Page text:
How do I get scheduled for surgery?
Your primary health care provider may refer you to a specialist/surgeon to determine if surgery is needed or could help with an illness, condition or injury.
Your surgeon will discuss options with you to help you understand the benefits, risks and what is involved. Once a decision is made to go ahead with surgery, you will be added to a wait list based on need.
Many surgeries are considered elective and can safely wait. These surgeries are scheduled for a later time. Others are considered to be urgent or an emergency and will occur quite quickly.
How quickly you are scheduled for surgery will depend on how urgently you require care and how many patients are waiting for surgery.
Most elective surgery patients are provided with a surgery date a few weeks ahead of their surgery.
Information on surgical wait times can be found on the Nova Scotia Wait Times website: waittimes.novascotia.ca
You should contact your surgeon or primary health care provider if your condition changes or becomes worse while you are waiting.
How do I prepare for my surgery?
Your surgeon will let you know of any steps you need to take to prepare for your surgery.
- Medications and Supplements
- Some patients may be directed to stop taking certain medications or supplements before surgery. It is important for your health care team to know any medications or supplements you are taking.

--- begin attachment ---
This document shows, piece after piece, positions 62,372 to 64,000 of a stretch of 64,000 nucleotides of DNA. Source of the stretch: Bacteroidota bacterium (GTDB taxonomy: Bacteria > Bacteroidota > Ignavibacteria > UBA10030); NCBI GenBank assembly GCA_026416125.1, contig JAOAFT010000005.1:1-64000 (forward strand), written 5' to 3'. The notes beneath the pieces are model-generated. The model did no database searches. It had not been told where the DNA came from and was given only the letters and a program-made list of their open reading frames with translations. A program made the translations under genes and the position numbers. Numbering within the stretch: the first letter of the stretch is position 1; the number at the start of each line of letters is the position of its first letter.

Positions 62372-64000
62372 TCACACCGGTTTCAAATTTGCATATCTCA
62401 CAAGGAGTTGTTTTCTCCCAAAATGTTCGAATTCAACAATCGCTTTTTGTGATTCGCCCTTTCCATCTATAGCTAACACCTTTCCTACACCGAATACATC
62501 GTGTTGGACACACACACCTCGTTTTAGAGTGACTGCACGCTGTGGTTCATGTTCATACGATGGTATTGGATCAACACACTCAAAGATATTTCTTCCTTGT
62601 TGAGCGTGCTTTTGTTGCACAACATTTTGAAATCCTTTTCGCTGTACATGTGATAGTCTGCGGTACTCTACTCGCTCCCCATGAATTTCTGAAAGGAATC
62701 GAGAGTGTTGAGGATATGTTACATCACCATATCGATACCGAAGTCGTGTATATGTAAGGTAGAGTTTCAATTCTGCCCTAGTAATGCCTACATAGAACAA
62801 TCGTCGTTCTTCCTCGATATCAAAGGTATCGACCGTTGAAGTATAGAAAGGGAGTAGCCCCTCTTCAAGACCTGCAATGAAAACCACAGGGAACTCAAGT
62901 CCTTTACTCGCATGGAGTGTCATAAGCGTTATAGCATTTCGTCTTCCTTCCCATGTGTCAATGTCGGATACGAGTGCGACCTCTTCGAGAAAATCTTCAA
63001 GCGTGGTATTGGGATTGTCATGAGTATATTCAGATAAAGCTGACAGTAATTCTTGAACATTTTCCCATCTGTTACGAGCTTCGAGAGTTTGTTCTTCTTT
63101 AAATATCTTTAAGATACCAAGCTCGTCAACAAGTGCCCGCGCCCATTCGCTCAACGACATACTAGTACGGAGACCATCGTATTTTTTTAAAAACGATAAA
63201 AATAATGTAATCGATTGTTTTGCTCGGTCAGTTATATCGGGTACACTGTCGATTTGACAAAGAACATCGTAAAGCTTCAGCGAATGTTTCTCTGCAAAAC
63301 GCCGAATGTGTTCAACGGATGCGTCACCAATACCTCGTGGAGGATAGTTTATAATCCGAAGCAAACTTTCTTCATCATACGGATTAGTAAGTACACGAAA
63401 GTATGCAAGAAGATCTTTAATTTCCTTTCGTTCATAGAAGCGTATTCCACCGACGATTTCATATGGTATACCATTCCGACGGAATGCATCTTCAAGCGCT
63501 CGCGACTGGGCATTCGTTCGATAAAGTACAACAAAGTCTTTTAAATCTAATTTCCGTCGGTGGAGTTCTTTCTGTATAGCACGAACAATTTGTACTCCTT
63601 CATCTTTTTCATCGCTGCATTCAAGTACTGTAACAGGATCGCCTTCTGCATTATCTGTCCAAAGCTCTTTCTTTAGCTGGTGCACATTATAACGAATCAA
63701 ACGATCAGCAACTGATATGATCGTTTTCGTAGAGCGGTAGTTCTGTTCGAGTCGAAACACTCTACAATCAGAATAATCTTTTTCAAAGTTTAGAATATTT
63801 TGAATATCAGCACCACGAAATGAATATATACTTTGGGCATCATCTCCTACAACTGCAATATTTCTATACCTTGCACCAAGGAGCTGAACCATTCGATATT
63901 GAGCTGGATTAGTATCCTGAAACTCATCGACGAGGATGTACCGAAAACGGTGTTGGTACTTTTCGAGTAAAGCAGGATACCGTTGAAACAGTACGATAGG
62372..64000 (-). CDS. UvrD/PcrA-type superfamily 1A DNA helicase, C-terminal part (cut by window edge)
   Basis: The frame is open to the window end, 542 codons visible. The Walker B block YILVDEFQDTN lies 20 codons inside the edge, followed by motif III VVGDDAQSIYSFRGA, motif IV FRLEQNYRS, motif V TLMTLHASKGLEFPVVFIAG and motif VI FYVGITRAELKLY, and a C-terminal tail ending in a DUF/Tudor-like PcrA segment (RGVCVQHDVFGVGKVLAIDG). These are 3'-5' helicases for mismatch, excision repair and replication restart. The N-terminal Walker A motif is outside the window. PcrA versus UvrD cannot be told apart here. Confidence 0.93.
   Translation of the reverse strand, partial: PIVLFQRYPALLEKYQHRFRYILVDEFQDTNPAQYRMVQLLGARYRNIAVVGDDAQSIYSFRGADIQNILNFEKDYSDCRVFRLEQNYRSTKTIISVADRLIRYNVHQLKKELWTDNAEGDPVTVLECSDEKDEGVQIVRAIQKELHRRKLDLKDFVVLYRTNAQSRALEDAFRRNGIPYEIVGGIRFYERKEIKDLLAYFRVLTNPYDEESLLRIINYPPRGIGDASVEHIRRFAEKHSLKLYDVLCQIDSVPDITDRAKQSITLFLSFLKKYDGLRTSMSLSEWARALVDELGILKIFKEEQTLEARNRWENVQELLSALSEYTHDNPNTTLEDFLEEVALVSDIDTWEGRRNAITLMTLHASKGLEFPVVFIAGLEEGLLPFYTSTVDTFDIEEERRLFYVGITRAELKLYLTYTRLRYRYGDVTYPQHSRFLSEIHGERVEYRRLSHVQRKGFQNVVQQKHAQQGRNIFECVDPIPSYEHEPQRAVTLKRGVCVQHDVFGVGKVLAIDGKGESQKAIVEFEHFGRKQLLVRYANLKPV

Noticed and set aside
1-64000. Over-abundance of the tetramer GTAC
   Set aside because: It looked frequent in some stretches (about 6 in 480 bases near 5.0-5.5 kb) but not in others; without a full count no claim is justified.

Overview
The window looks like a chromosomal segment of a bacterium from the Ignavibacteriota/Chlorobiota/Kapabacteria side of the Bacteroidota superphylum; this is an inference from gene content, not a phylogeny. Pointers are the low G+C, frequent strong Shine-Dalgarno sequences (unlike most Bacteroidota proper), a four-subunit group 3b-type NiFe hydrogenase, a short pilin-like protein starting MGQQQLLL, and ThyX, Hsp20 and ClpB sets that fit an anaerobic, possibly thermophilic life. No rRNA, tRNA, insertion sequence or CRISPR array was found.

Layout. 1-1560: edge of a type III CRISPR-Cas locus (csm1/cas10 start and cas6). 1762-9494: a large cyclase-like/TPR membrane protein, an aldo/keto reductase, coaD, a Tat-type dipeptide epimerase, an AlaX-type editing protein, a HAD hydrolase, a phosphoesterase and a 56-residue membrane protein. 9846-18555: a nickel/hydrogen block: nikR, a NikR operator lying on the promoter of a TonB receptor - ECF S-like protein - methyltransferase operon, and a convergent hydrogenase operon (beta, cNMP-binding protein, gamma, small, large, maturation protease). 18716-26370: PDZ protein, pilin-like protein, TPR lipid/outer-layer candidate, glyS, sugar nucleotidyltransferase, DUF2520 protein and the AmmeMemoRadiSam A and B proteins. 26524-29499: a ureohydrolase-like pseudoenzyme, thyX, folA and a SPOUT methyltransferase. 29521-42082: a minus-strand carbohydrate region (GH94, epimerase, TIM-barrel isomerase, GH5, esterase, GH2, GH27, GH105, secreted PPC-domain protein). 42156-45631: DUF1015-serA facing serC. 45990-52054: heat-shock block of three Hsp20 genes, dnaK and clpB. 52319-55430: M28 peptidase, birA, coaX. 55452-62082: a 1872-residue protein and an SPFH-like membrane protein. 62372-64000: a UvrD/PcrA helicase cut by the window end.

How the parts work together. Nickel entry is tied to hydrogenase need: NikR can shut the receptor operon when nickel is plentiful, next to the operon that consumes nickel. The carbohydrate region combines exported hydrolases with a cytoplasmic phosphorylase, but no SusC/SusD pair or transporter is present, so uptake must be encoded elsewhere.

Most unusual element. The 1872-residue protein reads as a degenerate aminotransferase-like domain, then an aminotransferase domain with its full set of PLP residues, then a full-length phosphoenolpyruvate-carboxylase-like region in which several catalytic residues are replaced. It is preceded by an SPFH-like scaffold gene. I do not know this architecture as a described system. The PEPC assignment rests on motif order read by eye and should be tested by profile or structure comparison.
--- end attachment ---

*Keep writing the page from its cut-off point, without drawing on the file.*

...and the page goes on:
- Depending on the type of surgery you are having, and your overall health, tests testing such as blood-work or x-rays may be ordered before your surgery.
- You may also need to take part in other clinics to help you get ready for surgery, including:
- You may be encouraged to take part in physical therapy to build strength before your surgery or to help with your recovery. A referral may be required to access these services in hospital or through a private clinic.
- Your health care team will advise if you need to arrange for certain equipment to help with your recovery.
It is important that patients know what to expect and feel they have all the information they need about their surgery. We recommend that you make a list of questions to ask your health care team.
Will I have to stay in hospital after my surgery?
The vast majority of surgeries are completed as outpatient surgery. This means that you arrive at the hospital the day of your surgery and return home later that same day.
Other surgeries require a hospital stay. These are known as inpatient surgeries. How long you will stay in hospital depends on the surgery you are having, your overall health, and how quickly you recover after your surgery.
Some patients will be admitted prior to the day of their surgery while other will be admitted the same day. This depends on the surgery you are having, your overall health and if any tests needs to happen prior to your surgery.
Your health care team will talk to you about what to expect.
What can I expect on the day of my surgery?